I've had the Gigabit tier service since moving to my new apartment in April, 2020. Generally, I get just under 900mbps down, and about 42 mbps up.
Every day (or more), I have a "slowdown", where my speeds (BOTH upload and download) drop to about 25-32mbps. The only solution is a modem reboot. I am a network technician for a prestigious college, so I know my way around a network and troubleshooting steps. "Have you tried ____?" Yes, yes I have tried that already.
My physical setup is as follows:
8-way tap block on utility pole → Xfinity demarc → 8-way amplifier → modem → router → network
My router is a Dell PowerEdge 1950 III running a Linux-based system called "pfsense". Before everyone jumps to the conclusion it must be that, I have already tried using my Negear NightHawk X6 R8000 router, which provides the same results. I can run the "speedtest" command, which I'll attach at the end. Same results.
My modem is a Netgear NightHawk CM1150V (yes I need the telephony modem, as I have two telephone lines). "Oh this sounds like a modem issue", well I already tried that. It's less than 3 months old, so I was able to get a warranty replacement CM1150V. Same results.
"Well what about that amplifier?" I have tried both the amplified and non-amplified ports. Amplified port gives me power ratings somewhere around +8dBmV for all downstream channels. The non-amplified ("VoIP") port (which I am currently using in the attached screenshots) gets between +0.2 to +3.7dBmV depending on the channel.
"What about your Wi-Fi?" I am using hardwired connections. The result is the same even from the "router" itself. My wired network is as follows:
Modem → pfsense server via two 1gbps copper Ethernet (using 802.3ad LACP - and yes, I get the same results with LACP disabled, as well as from the Netgear router, which does not support LACP, so I've ruled out LACP as a cause).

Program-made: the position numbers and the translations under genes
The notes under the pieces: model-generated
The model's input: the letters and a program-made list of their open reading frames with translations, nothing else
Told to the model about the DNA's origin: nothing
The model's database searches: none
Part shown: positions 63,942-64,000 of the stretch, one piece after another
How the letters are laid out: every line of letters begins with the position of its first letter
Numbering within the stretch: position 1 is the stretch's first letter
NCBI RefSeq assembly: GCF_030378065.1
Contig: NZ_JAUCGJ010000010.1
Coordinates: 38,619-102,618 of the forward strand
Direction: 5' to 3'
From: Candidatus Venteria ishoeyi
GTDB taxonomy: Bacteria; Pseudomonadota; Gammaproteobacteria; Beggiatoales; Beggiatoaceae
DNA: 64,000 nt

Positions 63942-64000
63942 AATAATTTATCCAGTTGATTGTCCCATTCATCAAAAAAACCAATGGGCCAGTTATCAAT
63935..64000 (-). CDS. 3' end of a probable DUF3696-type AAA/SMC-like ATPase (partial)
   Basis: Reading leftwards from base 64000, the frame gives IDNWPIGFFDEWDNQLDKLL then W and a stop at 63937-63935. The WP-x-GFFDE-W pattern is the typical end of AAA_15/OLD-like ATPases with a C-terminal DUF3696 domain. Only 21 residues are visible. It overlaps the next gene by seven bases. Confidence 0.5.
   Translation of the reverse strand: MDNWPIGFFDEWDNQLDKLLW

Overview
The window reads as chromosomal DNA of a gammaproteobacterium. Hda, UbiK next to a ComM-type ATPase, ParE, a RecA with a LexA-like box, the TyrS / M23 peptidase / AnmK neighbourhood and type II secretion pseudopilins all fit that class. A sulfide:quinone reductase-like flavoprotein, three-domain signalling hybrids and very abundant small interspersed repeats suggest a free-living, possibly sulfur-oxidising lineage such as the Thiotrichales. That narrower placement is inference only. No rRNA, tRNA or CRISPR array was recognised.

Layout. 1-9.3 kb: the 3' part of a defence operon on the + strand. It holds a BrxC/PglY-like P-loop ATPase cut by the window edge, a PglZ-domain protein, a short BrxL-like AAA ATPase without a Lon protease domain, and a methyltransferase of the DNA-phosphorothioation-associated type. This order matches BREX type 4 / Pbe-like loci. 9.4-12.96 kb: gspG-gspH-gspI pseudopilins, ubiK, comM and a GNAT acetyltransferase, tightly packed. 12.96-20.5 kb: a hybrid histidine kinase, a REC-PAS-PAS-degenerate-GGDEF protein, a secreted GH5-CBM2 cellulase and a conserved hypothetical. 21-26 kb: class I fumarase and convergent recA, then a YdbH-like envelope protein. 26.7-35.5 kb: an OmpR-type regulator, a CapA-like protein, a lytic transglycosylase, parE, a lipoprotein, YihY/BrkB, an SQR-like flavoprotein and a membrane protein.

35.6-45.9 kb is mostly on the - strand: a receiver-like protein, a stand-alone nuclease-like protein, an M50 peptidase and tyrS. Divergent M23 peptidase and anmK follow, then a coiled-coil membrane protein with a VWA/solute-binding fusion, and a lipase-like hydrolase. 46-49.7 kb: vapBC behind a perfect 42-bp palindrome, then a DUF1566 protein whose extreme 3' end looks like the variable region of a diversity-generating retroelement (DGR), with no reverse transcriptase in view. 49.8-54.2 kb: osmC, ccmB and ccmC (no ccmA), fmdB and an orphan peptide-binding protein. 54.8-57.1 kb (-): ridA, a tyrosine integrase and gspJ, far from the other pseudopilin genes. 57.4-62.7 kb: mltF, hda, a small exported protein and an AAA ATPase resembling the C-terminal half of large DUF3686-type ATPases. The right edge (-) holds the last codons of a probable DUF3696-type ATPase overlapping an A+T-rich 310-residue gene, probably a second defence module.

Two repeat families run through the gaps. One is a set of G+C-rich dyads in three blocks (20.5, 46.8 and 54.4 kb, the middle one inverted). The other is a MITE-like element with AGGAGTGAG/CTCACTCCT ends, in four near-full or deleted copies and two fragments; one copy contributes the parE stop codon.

pfsense server → Cisco main network switch via 1gbps fiber
Cisco main switch → Cisco local switch via 10gbps fiber
Cisco local switch → desktop PC
Again, same results occur with LACP disabled and running the test directly from the pfsense server.
"Well maybe it's your cabling" I've proven that not to be the case. I ran all the interior connections myself, and have two separate feeds from the amplifier to the server room. Using either feed produces the same results (and the same signal tests, etc., and of course I have tried both feeds using both the amplified and the non-amplified port). I also have a Sadelco cable TV signal tester, which shows the signal strength on digital/analog cable TV lines. The signals were beautiful.
From the amplifier in the basement, I ended up running a new coax between the demarc and the input. Same results.
A Comcast technician came out to my place and he ran some sort of "new" test (according to him) where he can run signal/cable test against my modem and it responds to his equipment. He said it can even tell when a coax cable had been bent 90° and bent back in the past. It also shows fluctuations in the signals. He said it was perfect, and was impressed by my cabling.
I asked the technician if he would please run a new drop from the tap block. We use the same hardline tap blocks where I work inside wiring closets, and I know they can sometimes have issues. He used a different port on the tap block, connected a new PoE filter, ran a brand new RG6 down to the demarc, and connected it to a different coupler inside the demarcation box. Same results.
At this point, everything between the output from the tap block on the pole all the way to a different modem and different router, has been swapped out. It's not my equipment, it's not my wiring. I have now proven this to be the case, that the issue must exist upstream of the tap block.
I would prefer Comcast doesn't waste my time, and would please PROVE to me if they try to say there are no issues on their end. Because at the end of the day, I am paying for gigabit service, and I am getting 30 megs. There's obviously an issue, and I've ruled out every single piece of equipment and wiring on my side of that equation.
Current speed test, 2020-08-02:
My usual speed test, after rebooting the modem:
Current speed test from pfsense:
Cable modem event log - the two "Time not established" and the three events above it are always at the time I reboot the modem. There are never any new events between the reboot - at which point everything is working fine for a while, but you see the new events then - and the slowdown. The 3-5 events are always right after rebooting.